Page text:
The weather service said there is a threat of tsunami waves reaching 0.3 to 1 meter (about 1 to 3 feet) above tide level for the coasts of Jamaica, Belize, Cuba, Honduras, Mexico and the Cayman Islands.
The United States Geological Survey said the earthquake had a preliminary depth of 10 kilometers (6 miles).
The quake hit 125 kilometers (77.6 miles) north-northwest of Lucea in Jamaica.
There are no initial reports of damage or casualties.

 

 Sen. Mike Braun speaks to the press as he walks to the Senate chamber following a break in the Senate impeachment trial on January 27. Drew Angerer/Getty Images

Sen. Mike Braun, an Indiana Republican, said he thought Trump defense attorney Alan Dershowitz’s presentation yesterday helped senators concerned about the allegations in former national defense secretary John Bolton’s draft book manuscript come to a conclusion that it was not impeachable conduct.

“I think he probably gave a lot more peace of mind to people that were wanting to see how to sort through it, when he made a strong case that each article was ill-founded,” Braun said. “And the key thing, and I asked him about it after he said it, was even a Bolton’s revelation in its full form was true, is that impeachable in your opinion? He said no because it imputes motives.”

About Dershowitz’s comments: At the end of a long day of trial arguments on Monday that largely ignored the new Bolton drama, Dershowitz argued that even if Bolton’s reported claim was true, it would not amount to an impeachable offense. He made a case for expansive presidential power, saying that a quid pro quo alone does not amount to an abuse of power — the basis of the first article of impeachment — which he said was not sufficient in itself to justify ending a presidency.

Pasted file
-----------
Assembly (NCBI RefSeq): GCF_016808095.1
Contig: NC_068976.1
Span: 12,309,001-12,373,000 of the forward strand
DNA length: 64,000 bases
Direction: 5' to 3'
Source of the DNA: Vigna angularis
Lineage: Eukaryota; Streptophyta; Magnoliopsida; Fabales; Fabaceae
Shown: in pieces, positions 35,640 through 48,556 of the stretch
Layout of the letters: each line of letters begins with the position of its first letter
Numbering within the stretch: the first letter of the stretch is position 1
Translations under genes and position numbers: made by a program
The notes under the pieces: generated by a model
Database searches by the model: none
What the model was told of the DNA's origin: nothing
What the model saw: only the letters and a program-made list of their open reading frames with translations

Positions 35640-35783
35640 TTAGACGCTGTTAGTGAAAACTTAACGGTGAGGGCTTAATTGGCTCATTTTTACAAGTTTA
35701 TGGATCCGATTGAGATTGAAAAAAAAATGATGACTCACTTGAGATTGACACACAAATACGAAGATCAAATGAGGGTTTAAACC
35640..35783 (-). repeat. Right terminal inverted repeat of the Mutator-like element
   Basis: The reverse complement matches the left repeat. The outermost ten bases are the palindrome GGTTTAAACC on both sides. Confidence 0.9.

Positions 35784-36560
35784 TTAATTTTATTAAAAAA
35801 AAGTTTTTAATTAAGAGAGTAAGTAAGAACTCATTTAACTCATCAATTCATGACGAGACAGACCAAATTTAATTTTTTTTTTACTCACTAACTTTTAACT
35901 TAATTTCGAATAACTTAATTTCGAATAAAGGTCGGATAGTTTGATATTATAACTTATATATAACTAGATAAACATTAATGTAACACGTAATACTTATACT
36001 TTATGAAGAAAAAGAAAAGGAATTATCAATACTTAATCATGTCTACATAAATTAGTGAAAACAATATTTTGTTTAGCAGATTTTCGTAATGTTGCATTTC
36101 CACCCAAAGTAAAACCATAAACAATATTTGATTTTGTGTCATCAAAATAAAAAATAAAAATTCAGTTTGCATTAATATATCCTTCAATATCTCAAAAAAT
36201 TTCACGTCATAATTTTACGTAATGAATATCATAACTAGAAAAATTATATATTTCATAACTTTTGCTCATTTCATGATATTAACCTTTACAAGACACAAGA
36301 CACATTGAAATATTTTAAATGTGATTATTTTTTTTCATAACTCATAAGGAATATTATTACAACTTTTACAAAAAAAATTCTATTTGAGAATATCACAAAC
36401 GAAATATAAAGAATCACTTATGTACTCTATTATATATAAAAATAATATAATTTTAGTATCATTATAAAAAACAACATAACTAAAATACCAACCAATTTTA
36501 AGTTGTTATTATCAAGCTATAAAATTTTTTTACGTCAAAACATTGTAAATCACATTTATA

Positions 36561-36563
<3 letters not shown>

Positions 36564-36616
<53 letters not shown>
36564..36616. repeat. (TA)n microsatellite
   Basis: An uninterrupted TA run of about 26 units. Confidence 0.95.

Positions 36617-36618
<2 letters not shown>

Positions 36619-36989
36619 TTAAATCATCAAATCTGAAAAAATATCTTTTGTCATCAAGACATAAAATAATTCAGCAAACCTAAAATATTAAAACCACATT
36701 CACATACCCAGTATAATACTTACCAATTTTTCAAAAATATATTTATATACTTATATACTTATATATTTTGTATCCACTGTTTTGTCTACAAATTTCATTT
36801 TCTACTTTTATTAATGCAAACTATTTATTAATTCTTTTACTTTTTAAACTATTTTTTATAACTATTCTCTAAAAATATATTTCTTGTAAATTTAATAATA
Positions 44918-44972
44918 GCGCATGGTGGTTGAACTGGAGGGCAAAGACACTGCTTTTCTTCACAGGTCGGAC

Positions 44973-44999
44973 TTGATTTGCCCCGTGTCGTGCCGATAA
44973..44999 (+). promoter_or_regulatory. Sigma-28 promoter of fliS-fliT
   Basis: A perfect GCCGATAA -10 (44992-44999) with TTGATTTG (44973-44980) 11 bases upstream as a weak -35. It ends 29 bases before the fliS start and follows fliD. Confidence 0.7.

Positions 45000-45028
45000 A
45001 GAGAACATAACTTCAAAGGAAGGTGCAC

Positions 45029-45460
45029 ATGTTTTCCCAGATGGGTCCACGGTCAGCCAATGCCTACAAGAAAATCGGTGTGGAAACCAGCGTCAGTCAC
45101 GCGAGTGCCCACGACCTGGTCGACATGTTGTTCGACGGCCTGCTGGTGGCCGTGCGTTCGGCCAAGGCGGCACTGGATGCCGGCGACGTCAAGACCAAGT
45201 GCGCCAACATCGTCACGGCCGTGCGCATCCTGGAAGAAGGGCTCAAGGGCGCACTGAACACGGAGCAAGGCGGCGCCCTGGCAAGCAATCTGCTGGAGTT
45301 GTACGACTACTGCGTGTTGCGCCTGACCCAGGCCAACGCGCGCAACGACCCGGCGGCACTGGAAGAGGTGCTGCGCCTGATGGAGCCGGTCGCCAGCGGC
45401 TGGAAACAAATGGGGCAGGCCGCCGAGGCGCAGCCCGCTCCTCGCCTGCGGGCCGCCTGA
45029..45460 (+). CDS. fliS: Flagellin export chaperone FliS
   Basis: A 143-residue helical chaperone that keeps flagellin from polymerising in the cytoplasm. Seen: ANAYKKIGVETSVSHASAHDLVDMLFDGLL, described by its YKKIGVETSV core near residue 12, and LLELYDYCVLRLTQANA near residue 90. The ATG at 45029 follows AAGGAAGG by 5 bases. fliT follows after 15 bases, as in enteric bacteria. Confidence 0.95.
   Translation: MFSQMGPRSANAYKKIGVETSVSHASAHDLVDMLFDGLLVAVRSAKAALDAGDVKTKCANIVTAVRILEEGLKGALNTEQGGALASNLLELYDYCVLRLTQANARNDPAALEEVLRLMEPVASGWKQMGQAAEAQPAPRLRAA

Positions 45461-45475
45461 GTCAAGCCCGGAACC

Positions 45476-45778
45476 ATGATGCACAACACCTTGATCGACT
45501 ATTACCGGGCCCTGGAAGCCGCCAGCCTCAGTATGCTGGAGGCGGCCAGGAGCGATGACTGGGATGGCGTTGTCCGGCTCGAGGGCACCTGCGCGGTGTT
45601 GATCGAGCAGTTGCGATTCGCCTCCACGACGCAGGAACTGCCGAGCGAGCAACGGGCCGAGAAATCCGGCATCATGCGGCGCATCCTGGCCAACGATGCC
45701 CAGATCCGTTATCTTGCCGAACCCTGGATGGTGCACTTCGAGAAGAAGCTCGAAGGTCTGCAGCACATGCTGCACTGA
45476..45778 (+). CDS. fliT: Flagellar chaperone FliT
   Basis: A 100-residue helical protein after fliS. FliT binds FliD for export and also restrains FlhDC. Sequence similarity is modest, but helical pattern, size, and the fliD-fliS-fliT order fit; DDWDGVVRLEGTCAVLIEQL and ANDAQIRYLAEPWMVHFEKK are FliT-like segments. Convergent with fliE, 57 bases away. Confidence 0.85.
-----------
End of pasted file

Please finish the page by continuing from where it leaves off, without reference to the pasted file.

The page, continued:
Braun said that while he doesn’t see a need for Bolton’s testimony, if the Senate does call witnesses he says it has to be reciprocal.

“If you cross that threshold it has to be reciprocal, and I’m guessing Joe Biden would be the one individual you’d want to talk to,” Bruan said.

Asked to clarify if he wanted Joe or Hunter Biden, Bruan said: “Either one — or the whistleblower.”

“Reciprocity, is I think something, if that’s not there, there will be no interest from most of us in the Republican side,” he added.

The airline said in a statement that “significant decline in demand” has forced it to suspend flights from February 1 though February 8 between its US hubs and Beijing, Hong Kong and Shanghai.
In total, 24 round trips are affected. They are between Hong Kong to San Francisco and Newark; Beijing (PEK) to Washington Dulles, Chicago O’Hare and Newark; and Shanghai (PVG) to San Francisco, Newark and Chicago O’Hare.
“We will continue to monitor the situation as it develops and will adjust our schedule as needed,” the airline said.
It’s the most drastic action yet by a US airline as the deadly coronavirus continues to spread. American Airlines (AAL), Delta Air Lines (DAL) and United (UAL) all extended change fee waivers through the end of February.